Your budget isn't the most glamorous part of running a business, but it is the most vital. Even the most successful small business will tank if it can't budget effectively. Simply put, you won't get anywhere if you're bleeding cash. The only way to know if you are is by budgeting.
Not sure where to start with your financial budget? Read on and we’ll cover the 5 steps you need to take.
A yearly financial budget may be the default, but it’s not always the best for small businesses.
Consider whether your business will operate on a yearly, quarterly, or even monthly budget. Things can change quickly for a small business in the course of a year. Using a smaller timescale could help you adapt to changing circumstances.
Don’t lose sight of the bigger picture if you’re using a smaller timescale. A quarterly budget gives your business flexibility. But it also leaves you vulnerable to seasonal surprises if you don’t plan accordingly.
Your business will be subject to the tax year, so bear that in mind when creating your budget. Not all businesses align with the tax year, but many find it easier to do so.
Even if you run a yearly financial budget, you should still break it down into smaller chunks. Monthly is ideal. This allows you to pick up early on discrepancies. In larger budgets, these can disappear among the higher figures involved.
This is the nice part. Now’s the time to figure out the money you’ll have coming in, and from where.
The most obvious income will be from your core business. Sales are one of the most common examples. Your income will also include interest and the returns from any investments.
Of course, you won’t often know your income in advance. Use data from previous periods to determine your likely income. Be sure to account for fluctuations you’re likely to see in demand, especially if your business is seasonal.
In theory, this should be the easiest part of your financial budget. If you’re running a stable business, your income should be semi-predictable. And any other income sources, such as loans, should have fixed dates and values attached.
And then the sad part: where that money goes.
Tracking your expenses will give you a strong idea of your profits. You can use that to allocate resources as appropriate.
First, determine your fixed expenses. These are the expenses you’ll need to pay month-to-month which aren’t linked to the fortunes of your business. These should be easy to calculate. Fixed costs include things like fixed-contract staff wages and your building lease.
Utilities are a special case. If utilities are connected directly to your core business, then they’re variable costs. Otherwise, they’re fixed.
For instance, if your textile business is experiencing a boom, your water rates will likely surge due to production demand. But if you run an office keeping office hours, your electricity bill will present a fixed cost no matter how busy you are.
Variable expenses are those which can fluctuate depending on your profits. They’re reactive and predictive.
Materials and postage costs are two good examples. If your profits increase, they’ll demand more of these expenses.
Also, consider your staffing. You may offer flexible contracts or overtime packages. These will leave you with a variable rather than a fixed cost for your staff wages.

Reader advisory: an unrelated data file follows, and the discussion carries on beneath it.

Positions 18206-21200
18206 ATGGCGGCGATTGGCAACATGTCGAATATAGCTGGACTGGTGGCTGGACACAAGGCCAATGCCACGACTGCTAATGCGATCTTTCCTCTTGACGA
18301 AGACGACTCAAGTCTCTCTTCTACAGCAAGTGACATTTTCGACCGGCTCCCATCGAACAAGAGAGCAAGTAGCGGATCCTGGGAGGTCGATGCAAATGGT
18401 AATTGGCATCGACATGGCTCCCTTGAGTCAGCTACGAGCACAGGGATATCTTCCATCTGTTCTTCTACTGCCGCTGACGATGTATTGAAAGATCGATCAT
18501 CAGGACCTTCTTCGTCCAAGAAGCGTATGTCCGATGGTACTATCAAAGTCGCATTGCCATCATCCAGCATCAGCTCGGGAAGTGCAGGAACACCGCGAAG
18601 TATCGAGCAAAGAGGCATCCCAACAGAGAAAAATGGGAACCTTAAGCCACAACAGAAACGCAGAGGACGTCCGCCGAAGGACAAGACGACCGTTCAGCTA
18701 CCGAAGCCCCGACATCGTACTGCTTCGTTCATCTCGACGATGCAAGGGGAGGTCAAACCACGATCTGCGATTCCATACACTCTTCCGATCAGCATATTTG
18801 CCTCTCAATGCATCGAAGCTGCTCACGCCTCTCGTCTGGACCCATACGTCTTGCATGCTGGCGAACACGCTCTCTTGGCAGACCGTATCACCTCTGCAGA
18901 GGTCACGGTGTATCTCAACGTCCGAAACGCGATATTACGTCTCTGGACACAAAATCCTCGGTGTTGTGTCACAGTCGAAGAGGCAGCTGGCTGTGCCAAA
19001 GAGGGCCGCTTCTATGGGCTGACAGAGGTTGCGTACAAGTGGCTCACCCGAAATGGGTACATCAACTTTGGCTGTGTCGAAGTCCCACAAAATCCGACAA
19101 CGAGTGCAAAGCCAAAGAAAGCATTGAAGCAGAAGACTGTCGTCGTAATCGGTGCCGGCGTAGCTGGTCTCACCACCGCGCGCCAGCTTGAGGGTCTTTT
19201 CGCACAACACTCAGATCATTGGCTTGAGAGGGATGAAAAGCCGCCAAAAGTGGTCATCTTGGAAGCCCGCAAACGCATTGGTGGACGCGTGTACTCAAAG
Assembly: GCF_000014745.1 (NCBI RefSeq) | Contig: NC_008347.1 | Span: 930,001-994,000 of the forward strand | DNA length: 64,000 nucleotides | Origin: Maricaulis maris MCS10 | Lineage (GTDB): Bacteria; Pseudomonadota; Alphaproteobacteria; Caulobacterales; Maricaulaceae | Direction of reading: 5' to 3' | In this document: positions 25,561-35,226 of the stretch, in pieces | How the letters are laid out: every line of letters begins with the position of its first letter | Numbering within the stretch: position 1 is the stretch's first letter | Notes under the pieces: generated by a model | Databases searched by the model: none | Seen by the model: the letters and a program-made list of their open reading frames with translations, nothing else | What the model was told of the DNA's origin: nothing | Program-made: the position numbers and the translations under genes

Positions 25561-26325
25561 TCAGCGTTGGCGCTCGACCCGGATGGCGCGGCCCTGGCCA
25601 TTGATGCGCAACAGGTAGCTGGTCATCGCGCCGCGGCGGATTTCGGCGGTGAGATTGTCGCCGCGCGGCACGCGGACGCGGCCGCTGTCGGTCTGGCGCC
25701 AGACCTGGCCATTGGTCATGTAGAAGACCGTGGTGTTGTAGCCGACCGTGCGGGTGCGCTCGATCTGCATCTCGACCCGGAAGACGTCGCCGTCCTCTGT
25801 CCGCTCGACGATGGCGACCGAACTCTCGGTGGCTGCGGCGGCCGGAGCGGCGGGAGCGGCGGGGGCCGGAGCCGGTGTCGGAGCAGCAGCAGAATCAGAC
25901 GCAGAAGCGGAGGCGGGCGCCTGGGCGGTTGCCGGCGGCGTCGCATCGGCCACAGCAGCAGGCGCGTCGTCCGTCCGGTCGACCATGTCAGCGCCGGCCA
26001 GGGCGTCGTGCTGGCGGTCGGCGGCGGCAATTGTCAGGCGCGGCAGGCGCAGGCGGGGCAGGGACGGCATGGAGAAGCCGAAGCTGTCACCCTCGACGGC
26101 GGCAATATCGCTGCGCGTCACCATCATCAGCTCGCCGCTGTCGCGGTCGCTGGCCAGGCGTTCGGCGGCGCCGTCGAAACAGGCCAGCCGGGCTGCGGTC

Market research will tell you the likely cost of your stock over the coming year.
Leave yourself scope in your budget to undertake large projects.
If you use an annual financial budget cycle, you might not know what these projects will entail. But they could be anything from an intensive marketing campaign to an overhaul of IT equipment.
These are technically variable expenses. But they occupy a large portion of your budget, so it’s ideal to track them individually. This can go a long way to stopping your projects from ballooning beyond their original spec.
Try to identify which projects you’re likely to run early. You’ll have a chance to run a cost-benefit analysis to get a clearer picture of your likely spending.
If you’re predicting a surplus income, think about how you’ll invest it. Businesses are more likely to spend on a mailing campaign or other promotional investments when profits are high.
Smart project planning is one of the keys to growing your business. This is what will elevate your budget from a simple operational document to a cornerstone of your business strategy.
Businesses should use the end of a financial period to review their spend and income.
Your budget should be a reactive document. Don’t apply the same financial budget year after year. Use what you’ve learned to adapt it.
This could be a case of cutting costs. Look at your variable expenses to see what you can reign in. Check your fixed expenses to see where you can renegotiate contracts to make savings.
Once you’ve run a budget for a year or two, you’ll start to see patterns emerge. Perhaps you need to tighten your budget during quiet seasons. Or perhaps ramp up your marketing spend for the holidays.
Reviewing your budget will help you form a strategy for your small business moving forward. Seeing your profit shortfall or high turnover will give you realistic expectations for the future of your business.
Your financial budget is the foundation of your business. It determines how and when you can spend the profits you’ve earned without collapsing your business. That makes understanding your budget key to running an effective business. Stick to these steps, and you should be prepared to create a functioning budget.
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